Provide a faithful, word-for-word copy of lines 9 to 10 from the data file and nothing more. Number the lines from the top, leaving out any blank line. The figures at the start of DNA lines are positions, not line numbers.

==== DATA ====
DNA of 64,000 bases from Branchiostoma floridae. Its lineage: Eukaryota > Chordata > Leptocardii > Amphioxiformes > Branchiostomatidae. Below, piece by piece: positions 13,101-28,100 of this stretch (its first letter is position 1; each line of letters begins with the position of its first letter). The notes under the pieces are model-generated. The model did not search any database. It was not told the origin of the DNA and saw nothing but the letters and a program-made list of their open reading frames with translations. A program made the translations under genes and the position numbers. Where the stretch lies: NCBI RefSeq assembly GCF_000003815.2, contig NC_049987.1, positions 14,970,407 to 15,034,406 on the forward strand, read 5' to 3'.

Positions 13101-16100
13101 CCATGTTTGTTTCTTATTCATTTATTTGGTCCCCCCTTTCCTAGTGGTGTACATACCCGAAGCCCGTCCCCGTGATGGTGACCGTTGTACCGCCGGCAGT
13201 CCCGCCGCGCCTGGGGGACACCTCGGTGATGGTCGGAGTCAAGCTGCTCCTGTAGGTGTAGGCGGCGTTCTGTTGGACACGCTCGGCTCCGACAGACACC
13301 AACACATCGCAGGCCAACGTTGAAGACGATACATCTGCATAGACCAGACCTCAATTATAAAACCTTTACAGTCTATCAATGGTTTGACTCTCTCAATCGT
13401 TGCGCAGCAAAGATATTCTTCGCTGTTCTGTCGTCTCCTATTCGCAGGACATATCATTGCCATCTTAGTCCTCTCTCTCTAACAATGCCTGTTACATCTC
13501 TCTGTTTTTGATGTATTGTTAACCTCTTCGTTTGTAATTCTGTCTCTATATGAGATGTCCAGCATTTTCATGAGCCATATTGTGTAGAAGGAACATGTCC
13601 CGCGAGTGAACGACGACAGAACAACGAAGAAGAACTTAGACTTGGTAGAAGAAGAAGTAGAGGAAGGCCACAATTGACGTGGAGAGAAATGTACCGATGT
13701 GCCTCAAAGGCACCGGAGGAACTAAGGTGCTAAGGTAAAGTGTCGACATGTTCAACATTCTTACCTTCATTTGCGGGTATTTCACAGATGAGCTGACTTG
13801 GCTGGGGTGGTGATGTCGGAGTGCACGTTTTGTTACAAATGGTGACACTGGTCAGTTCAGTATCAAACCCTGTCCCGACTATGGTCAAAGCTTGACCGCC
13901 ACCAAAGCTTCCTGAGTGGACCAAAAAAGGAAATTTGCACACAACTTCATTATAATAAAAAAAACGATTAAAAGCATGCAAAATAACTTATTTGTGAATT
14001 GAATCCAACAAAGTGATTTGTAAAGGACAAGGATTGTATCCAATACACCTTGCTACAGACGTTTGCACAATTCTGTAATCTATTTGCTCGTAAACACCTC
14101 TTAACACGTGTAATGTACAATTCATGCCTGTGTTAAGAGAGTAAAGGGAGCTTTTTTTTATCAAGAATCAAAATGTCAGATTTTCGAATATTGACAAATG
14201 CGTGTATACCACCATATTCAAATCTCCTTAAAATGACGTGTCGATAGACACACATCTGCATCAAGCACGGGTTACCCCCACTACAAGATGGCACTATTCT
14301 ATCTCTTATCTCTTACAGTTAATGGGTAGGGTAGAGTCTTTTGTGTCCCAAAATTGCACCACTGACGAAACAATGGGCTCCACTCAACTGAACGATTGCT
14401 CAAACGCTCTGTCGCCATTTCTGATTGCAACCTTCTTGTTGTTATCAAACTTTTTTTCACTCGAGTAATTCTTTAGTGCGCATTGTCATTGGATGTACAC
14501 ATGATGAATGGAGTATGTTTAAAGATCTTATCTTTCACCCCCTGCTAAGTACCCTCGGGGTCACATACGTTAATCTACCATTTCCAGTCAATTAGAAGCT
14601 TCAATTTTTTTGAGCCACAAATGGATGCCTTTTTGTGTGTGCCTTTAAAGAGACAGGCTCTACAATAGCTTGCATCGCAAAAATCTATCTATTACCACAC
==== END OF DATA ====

13701 GCCTCAAAGGCACCGGAGGAACTAAGGTGCTAAGGTAAAGTGTCGACATGTTCAACATTCTTACCTTCATTTGCGGGTATTTCACAGATGAGCTGACTTG
13801 GCTGGGGTGGTGATGTCGGAGTGCACGTTTTGTTACAAATGGTGACACTGGTCAGTTCAGTATCAAACCCTGTCCCGACTATGGTCAAAGCTTGACCGCC